BOSTON (CBS) — Just in case it wasn’t already perfectly clear that the Red Sox have no desire to sign Jon Lester to the contract he deserves, principal owner John Henry just made it loud and clear.
In an email to the Boston Herald, Henry said, “Both sides have put further discussion off until after the season. It’s clear that both Jon and our organization would like to see Jon back next year if possible.”
And with that statement, you might as well accept the fact that Lester’s days in a Boston uniform are numbered. The only question is whether that number is in single digits or whether he’ll play out the string, pitching with excellence for a last place team. But make no mistake about it — the Red Sox aren’t willing to do what it takes to sign their ace.
You can argue the merits of that belief until you’re blue in the face, as there are pros and cons to letting the 30-year-old walk in free agency. On the positive side, there is the avoidance of risk that is inherent with a long-term, big-money deal. Yet of course, saying farewell to a face of the franchise who’s helped deliver two championships and continues to excel in the peak of his career is not exactly a slam dunk of a decision.
But regardless of where you fall in that spectrum, one thing has crystallized: The Red Sox must trade Jon Lester.
Just seven days separate us from the July 31 trade deadline, and with two wild card spots in play for both leagues, just about everyone feels like a contender. That means the market for a top-of-the-rotation left-hander with a proven track record in the postseason is as large as it could ever be, and if the Red Sox actually want to get something in return for losing their ace, now is the time to make a deal.
A quick look at the standings outside of the AL East, you’ll see four division races that remain heated, with the AL West, NL East, NL Central and NL West leaders currently holding on to the top spot by 2.5 games or fewer. Nine teams in the American League and seven in the National League likely consider themselves in the wild card race at this moment, and just about all of them would love to add Lester for the stretch run.
This season, Lester may be putting together the finest work of his career. His 2.50 ERA is fifth-best in the AL. His 1.117 WHIP ranks him ninth. He ranks sixth with 142 strikeouts. And all of this comes after Lester went 4-1 with a 1.56 ERA, 29 strikeouts and just eight walks in 34 2/3 innings last October on the game’s biggest stage.
All of that is to say that Lester is better right now than he’s ever been before, and he may be better than he’ll ever be.
Again, you could try to make the case that the Red Sox should do whatever it takes to sign Lester. Obviously, he’s grown up in front of our eyes while pitching for the Red Sox. He’s beaten cancer. He’s handled himself appropriately through all of the ups and downs over the past nine years. He’s been everything you could ever want out of a pitcher as he’s become a bona fide star in the league, and he’ll presumably continue to be that same steadying influence for the rest of his career. If you wanted to give Lester the years and dollars he wants, you might be right. You also wouldn’t be a member of the Red Sox front office.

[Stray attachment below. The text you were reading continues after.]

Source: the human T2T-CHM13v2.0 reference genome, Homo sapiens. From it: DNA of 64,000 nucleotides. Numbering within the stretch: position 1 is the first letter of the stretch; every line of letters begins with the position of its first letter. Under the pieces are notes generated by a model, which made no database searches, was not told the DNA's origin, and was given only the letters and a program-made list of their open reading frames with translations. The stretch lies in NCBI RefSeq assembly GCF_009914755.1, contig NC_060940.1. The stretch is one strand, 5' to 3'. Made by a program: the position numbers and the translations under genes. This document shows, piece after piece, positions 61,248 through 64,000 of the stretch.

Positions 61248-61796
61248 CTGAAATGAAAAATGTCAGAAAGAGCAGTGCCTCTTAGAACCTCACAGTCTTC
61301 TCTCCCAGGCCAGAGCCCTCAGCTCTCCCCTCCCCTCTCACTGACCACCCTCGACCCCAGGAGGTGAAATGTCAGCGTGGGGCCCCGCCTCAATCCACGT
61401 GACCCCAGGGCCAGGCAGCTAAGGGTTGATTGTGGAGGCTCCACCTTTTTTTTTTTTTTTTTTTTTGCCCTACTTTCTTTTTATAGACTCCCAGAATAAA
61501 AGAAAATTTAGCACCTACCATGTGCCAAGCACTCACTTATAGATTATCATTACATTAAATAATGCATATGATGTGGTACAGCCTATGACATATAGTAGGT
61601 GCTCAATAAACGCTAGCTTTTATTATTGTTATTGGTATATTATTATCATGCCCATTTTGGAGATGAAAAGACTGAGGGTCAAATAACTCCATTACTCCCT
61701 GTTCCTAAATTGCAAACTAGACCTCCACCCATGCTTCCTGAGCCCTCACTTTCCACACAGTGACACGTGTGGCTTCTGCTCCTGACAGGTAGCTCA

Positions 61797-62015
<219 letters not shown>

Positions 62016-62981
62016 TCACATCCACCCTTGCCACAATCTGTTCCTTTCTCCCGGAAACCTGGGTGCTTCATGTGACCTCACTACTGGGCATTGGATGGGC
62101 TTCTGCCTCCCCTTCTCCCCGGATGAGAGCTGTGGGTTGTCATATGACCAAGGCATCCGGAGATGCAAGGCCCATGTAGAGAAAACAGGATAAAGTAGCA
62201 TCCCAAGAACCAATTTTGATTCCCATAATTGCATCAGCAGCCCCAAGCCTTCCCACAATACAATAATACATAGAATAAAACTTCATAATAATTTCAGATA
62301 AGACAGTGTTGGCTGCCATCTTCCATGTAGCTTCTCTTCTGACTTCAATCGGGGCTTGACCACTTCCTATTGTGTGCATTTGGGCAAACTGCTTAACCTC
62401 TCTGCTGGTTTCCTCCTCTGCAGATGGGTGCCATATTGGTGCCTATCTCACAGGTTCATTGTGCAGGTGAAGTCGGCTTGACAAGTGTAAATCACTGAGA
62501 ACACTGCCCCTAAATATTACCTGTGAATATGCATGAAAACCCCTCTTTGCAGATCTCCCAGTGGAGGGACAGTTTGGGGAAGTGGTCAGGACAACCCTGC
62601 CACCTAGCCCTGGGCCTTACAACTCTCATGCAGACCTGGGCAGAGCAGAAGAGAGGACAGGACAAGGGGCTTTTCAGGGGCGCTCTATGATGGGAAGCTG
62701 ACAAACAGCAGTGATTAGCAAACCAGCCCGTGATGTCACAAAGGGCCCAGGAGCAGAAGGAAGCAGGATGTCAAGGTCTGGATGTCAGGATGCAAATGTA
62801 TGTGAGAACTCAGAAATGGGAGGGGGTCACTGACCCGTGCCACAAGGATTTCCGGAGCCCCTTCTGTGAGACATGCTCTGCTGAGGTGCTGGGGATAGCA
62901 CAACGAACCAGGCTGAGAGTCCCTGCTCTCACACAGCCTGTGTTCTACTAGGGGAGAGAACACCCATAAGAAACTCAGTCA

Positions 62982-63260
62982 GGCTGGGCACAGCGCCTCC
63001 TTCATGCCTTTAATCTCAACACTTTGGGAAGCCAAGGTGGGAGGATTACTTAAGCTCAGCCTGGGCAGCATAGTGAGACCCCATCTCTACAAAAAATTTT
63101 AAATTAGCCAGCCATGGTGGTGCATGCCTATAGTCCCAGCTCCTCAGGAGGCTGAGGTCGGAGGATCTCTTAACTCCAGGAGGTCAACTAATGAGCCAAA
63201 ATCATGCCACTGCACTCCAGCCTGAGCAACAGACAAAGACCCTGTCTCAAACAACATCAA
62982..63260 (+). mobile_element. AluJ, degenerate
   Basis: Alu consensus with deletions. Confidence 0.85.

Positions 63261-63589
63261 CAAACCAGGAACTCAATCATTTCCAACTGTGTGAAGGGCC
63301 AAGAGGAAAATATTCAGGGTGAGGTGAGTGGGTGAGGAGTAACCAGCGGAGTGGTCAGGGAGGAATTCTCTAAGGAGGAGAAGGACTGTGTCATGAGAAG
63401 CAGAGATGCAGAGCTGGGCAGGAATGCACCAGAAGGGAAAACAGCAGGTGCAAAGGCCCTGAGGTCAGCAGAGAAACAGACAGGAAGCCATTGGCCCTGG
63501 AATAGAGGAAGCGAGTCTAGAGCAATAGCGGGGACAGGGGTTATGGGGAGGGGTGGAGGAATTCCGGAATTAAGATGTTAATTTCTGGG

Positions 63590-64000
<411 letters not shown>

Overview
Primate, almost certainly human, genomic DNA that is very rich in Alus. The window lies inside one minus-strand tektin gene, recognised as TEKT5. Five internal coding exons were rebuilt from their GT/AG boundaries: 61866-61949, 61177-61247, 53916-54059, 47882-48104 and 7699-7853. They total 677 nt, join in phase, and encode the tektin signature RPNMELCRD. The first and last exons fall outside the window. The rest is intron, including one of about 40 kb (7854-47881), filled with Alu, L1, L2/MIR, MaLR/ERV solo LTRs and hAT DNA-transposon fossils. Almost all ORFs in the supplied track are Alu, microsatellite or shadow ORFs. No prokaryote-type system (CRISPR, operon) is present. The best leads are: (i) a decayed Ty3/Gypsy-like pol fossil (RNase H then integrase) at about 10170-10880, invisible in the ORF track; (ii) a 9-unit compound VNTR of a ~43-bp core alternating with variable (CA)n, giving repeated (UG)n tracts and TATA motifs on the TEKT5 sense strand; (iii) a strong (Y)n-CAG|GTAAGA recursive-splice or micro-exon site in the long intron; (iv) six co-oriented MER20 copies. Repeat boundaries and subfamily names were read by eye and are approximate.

Tom Werner began the campaign to soften the blow of losing Lester last week.
“Any sober baseball executive is aware of the increasing injury time that pitchers are spending on the DL,” Werner told The Boston Globe. “You don’t have to look [too] far, the Yankees have, what, four-fifths of their rotation on the DL? You have to take selective risks. Jon Lester has been consistently strong in his career and durable. But with any player over 30, you have to be cognizant of the risks.”
And the campaign continued with Henry’s comments to the Herald, particularly when he said that both sides want to see Lester continue his career with the Red Sox “if possible.”
It is possible, and it’s been possible since last winter. The Red Sox, for their reasons, aren’t willing to make it possible. So it’s time for Ben Cherington to work the phones and pilfer as many top prospects from an eager organization as he can before next Thursday’s trade deadline. (If the Red Sox do suddenly feel a change of heart and decide to give Lester a big-money deal, they could always line up with the rest of MLB to offer that contract in November.)
Yes, it would be an unceremonious end to a player who has given the Red Sox everything he possibly could, and yes, it’s not ideal. But the front office is making it crystal clear that their limits are nowhere near what Lester wants, and if they’re going to lose the player anyway, they might as well try nab some prospects to add to the farm.
Who knows — if they’re lucky, they may even be able to snag the next Jon Lester.
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